There is "a lot of uncertainty" about the UK's capacity to patrol fishing waters after a no-deal Brexit, a memo from a government department mistakenly emailed to the BBC says.
The note says there are just 12 ships "to monitor a space three times the size of the surface area of the UK".
The memo from the Department for the Environment, Food and Rural Affairs was discussing media stories.
But ministers said they are confident security will be enforced after Brexit.
- How would Brexit affect fishing waters?
- Why is everyone talking about fishing?
- What is a no-deal Brexit?
The UK is due to leave the EU on 31 October. A "divorce" deal - which sets out how the UK leaves - has not been agreed and Prime Minister Boris Johnson has pledged to leave whether one is reached or not.
In the event of leaving without a deal, the UK would become an independent coastal state and leave the Common Fisheries Policy, which is the EU's shared rules about how much fish countries can catch and where.
'Not an overly strong footing'
Defra's internal email mentioned a number of media stories, including one being worked on by a freelance journalist for the Independent.
According to the memo, the story planned to look at the preparation being made to deter EU fishermen from UK waters in the case of a no-deal Brexit, and also whether the UK will enforce the exclusion of foreign vessels.
The note reads: "While our public position on this wider issue is already clear and widely communicated, in that post-Brexit we will be an independent coastal state with control of our waters, both policy and MoD have indicated we are not on an overly strong footing to get ahead of the potential claims that could arise from this story.
"At this stage, there is a lot of uncertainty about the sufficiency of enforcement in a no-deal because we have 12 vessels that need to monitor a space three times the size of the surface area of the UK."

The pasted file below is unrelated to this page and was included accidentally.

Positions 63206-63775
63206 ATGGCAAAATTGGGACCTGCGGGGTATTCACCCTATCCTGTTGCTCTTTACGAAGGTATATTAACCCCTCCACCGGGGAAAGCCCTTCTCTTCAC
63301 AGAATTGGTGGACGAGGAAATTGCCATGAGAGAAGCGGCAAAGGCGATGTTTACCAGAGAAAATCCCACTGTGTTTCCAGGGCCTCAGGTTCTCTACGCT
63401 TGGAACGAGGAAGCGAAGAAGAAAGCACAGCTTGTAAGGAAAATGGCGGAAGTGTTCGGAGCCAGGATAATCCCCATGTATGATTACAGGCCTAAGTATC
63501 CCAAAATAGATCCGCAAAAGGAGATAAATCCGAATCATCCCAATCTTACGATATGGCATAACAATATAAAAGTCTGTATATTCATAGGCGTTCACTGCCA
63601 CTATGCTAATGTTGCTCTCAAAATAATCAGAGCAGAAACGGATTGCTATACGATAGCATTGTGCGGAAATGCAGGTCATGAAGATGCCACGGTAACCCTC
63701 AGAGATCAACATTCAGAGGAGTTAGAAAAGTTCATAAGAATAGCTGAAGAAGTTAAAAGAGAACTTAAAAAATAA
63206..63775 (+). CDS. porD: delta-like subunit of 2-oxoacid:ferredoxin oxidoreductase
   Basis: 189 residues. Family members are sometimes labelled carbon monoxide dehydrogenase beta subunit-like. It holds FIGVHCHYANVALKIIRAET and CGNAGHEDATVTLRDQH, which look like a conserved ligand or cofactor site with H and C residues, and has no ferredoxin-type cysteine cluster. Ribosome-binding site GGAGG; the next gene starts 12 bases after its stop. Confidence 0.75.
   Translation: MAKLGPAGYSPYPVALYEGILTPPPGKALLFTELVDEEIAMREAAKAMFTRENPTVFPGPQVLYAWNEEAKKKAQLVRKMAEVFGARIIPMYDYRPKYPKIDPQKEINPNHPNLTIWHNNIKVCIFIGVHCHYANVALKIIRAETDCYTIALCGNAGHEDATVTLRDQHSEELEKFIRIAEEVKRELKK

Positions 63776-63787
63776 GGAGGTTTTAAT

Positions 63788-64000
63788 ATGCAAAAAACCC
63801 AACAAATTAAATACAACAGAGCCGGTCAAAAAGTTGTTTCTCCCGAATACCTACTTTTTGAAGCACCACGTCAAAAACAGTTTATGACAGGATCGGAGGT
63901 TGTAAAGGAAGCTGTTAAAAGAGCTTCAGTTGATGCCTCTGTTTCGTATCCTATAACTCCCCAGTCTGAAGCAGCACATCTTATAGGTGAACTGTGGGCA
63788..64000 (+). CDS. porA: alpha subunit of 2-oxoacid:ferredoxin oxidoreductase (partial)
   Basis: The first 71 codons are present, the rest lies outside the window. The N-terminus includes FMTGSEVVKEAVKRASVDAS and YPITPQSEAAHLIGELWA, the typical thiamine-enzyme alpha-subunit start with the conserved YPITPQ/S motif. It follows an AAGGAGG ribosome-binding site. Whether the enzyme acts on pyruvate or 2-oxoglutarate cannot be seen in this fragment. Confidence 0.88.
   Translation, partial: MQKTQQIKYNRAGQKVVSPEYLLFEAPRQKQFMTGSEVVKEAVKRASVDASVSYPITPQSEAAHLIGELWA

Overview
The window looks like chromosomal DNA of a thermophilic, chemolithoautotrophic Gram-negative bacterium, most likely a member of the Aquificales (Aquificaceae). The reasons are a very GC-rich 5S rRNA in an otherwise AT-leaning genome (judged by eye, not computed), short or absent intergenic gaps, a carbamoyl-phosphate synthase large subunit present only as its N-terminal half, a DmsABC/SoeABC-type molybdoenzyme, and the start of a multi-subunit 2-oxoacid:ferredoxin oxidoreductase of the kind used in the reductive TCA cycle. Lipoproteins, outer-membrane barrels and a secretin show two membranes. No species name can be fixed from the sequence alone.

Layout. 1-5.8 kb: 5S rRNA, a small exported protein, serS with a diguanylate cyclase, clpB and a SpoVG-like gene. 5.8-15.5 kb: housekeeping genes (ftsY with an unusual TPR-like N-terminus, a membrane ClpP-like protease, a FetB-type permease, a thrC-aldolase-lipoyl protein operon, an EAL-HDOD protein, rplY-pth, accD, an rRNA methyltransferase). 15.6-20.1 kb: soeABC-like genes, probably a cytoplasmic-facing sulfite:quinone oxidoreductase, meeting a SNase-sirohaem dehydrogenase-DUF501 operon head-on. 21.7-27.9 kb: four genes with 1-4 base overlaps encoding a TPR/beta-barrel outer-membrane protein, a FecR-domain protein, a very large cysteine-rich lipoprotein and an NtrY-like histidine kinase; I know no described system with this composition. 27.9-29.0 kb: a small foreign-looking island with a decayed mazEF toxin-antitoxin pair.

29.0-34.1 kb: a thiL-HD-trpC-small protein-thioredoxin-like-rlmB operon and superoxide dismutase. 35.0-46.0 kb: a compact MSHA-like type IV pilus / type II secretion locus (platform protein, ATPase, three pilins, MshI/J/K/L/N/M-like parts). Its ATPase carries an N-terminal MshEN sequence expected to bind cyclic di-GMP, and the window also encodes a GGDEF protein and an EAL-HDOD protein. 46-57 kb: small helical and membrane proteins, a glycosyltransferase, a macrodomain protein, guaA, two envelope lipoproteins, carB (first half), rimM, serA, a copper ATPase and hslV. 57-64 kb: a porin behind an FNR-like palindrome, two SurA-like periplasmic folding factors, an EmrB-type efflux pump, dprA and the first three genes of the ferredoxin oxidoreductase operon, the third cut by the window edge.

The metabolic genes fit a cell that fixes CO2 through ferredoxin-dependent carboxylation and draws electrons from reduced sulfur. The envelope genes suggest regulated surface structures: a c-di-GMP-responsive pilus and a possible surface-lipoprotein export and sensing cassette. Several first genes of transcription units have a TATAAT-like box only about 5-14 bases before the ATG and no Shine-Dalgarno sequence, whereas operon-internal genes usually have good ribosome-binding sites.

Admiral Lord West, a Labour peer and former First Sea Lord, said the email appeared to show the UK has "insufficient assets to patrol and look after our exclusive economic zone for fisheries and also our territorial seas.
"This will be thrown into stark relief if we should cease to have an agreement with the EU on fisheries."
He added: "This is something a number of us have been saying for some time now but it has always been denied by Defra and the government."
A government spokesperson confirmed an internal email concerned with the "veracity and details of media enquiries" had been "inadvertently sent outside of Defra".
They said: "Britain is leaving the EU on Oct 31 with or without a deal.
"We are confident that we will have the ships and the expertise we need to properly enforce security in UK waters."
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- What is the UK doing to get ready for no deal?
Meanwhile, Michael Gove, the cabinet minister in charge of preparations for a possible no-deal Brexit has said a government support fund for British businesses will help companies deal with any "bumps in the road".
Mr Gove spoke openly for the first time about the package known as Operation Kingfisher during a visit to Northern Ireland on Friday.Image copyright Getty Images Image caption
BBC political correspondent Jessica Parker said the plans predate Boris Johnson's premiership but few details have been so far revealed - including how much money will be made available and where the cash would come from.
According to the Times, the government has compiled a list of companies it believes could be most exposed financially if the UK leaves the EU without a deal and in need of help. It is said to include a number of firms in the construction and manufacturing sectors.